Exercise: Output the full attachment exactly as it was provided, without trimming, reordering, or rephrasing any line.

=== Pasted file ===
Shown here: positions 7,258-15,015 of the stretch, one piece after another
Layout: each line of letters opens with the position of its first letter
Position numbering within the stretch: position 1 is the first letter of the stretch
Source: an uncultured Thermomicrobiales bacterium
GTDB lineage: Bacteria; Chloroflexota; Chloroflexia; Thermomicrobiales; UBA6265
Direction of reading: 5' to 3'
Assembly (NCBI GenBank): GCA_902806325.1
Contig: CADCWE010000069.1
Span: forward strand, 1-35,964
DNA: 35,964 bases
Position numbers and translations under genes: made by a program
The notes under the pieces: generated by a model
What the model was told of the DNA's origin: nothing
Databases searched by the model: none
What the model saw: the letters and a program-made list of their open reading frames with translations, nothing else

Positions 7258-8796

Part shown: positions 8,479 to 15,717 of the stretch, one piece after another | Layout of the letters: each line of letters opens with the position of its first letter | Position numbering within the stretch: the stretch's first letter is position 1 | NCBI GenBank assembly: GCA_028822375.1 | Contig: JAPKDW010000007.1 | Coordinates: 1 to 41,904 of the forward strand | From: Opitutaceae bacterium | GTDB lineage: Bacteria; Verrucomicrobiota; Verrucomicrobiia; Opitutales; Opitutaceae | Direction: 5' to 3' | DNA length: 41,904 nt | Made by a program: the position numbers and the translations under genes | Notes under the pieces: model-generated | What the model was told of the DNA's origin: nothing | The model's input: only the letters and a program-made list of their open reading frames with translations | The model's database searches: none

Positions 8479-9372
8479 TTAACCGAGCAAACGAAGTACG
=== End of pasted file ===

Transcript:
Shown here: positions 7,258-15,015 of the stretch, one piece after another
Layout: each line of letters opens with the position of its first letter
Position numbering within the stretch: position 1 is the first letter of the stretch
Source: an uncultured Thermomicrobiales bacterium
GTDB lineage: Bacteria; Chloroflexota; Chloroflexia; Thermomicrobiales; UBA6265
Direction of reading: 5' to 3'
Assembly (NCBI GenBank): GCA_902806325.1
Contig: CADCWE010000069.1
Span: forward strand, 1-35,964
DNA: 35,964 bases
Position numbers and translations under genes: made by a program
The notes under the pieces: generated by a model
What the model was told of the DNA's origin: nothing
Databases searched by the model: none
What the model saw: the letters and a program-made list of their open reading frames with translations, nothing else

Positions 7258-8796

Part shown: positions 8,479 to 15,717 of the stretch, one piece after another | Layout of the letters: each line of letters opens with the position of its first letter | Position numbering within the stretch: the stretch's first letter is position 1 | NCBI GenBank assembly: GCA_028822375.1 | Contig: JAPKDW010000007.1 | Coordinates: 1 to 41,904 of the forward strand | From: Opitutaceae bacterium | GTDB lineage: Bacteria; Verrucomicrobiota; Verrucomicrobiia; Opitutales; Opitutaceae | Direction: 5' to 3' | DNA length: 41,904 nt | Made by a program: the position numbers and the translations under genes | Notes under the pieces: model-generated | What the model was told of the DNA's origin: nothing | The model's input: only the letters and a program-made list of their open reading frames with translations | The model's database searches: none

Positions 8479-9372
8479 TTAACCGAGCAAACGAAGTACG